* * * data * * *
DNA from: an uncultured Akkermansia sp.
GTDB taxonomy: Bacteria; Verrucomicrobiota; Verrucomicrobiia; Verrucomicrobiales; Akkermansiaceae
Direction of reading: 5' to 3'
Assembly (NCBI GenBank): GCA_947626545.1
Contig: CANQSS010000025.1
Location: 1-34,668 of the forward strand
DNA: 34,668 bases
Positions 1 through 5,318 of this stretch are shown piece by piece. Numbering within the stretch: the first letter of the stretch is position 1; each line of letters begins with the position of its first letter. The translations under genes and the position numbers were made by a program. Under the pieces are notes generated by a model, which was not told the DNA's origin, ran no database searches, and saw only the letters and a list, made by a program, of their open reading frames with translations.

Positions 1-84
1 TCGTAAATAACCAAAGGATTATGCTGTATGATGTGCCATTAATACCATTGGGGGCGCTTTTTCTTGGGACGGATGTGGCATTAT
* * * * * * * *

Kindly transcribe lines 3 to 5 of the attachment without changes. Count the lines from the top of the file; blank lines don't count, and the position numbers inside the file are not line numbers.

Direction of reading: 5' to 3'
Assembly (NCBI GenBank): GCA_947626545.1
Contig: CANQSS010000025.1